Right holds out against exploitation effective control of exploitation of workers

21 February 2013

Right holds out against exploitation effective control of exploitation of workers

The Internal Market Committee of the European Parliament today voted on the enforcement of the Posted Workers’ Directive. This directive concerns, amongst other things, the rights of workers from within the European Union working in other member states, including of course the Netherlands. 'The vote was very disappointing,’ says SP Euro-MP Dennis de Jong. ‘When it comes to the principle of equal pay for equal work, the right is opposed to any effective control. While the goal should be to improve these controls, we now see a text rolled out that actually limits the monitoring possibilities of the labour inspectorates. We’re taking a step back in time.’

Dennis de JongToday’s vote represents, in the SP’s view, the wrong answer to the problems created by the free movement of workers. 'A considerable number of firms in the Netherlands are not offering workers from other member states to which they have a right,’ says De Jong. ‘Increasing the number of inspectors, refinement and intensification of inspections and better cooperation between the member states should have been the answer to this. What we have now, however, is a proposal that sees inspections as a barrier to the free movement of services and subjects the labour inspectorates to all sorts of bureaucratic rules that limit their control. In fact the right-wing parties are keeping the gang-masters and rogue employment agencies that enable this exploitation out of the line of fire. It’s the world turned upside down.’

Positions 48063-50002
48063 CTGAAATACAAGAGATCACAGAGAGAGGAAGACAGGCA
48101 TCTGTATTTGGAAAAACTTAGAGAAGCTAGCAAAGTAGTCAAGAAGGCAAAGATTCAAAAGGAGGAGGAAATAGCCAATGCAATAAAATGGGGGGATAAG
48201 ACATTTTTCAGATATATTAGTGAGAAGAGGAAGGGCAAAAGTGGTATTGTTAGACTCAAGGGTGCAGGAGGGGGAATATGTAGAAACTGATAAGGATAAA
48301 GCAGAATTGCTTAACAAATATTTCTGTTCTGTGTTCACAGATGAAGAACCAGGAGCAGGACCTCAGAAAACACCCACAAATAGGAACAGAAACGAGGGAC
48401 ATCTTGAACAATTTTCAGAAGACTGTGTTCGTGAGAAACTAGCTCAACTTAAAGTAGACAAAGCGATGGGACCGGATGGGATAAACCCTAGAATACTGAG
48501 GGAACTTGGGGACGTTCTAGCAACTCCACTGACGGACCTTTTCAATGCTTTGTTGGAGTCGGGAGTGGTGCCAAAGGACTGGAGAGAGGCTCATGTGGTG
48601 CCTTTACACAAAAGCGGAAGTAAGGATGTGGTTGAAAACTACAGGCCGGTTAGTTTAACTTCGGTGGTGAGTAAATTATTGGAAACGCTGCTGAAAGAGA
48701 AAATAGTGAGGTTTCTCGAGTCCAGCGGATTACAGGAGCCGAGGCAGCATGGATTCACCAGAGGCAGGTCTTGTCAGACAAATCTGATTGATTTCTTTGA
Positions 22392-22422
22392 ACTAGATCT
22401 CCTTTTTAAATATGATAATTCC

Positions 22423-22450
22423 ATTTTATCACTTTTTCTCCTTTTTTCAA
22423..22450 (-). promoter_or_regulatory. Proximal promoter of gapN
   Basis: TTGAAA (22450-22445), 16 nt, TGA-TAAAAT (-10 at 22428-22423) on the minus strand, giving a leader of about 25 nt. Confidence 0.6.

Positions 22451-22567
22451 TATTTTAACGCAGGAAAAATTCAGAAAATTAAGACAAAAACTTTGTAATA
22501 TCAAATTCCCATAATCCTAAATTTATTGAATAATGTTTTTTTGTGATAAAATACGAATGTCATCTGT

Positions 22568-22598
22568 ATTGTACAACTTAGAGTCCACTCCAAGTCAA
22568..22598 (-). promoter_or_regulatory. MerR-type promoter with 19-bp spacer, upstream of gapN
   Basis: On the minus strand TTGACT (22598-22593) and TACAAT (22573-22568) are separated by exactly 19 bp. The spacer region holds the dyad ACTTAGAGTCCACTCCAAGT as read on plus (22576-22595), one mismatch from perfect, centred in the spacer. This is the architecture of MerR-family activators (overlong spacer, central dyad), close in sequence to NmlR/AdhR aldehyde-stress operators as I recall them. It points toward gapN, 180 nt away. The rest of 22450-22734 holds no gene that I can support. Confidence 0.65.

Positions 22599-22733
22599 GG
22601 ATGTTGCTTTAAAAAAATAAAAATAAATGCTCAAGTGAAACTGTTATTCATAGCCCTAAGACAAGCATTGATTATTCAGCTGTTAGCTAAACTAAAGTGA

The SP’s European Parliament team has, however, not given up on this. The proposal regarding enforcement will also go before the Employment Committee and must in the end be adopted by a plenary session of the European Parliament. ‘The result of this vote should be taken as a warning that we must continue the struggle against exploitation and not prioritise in a blinkered way the administrative burdens on companies,’ says De Jong.

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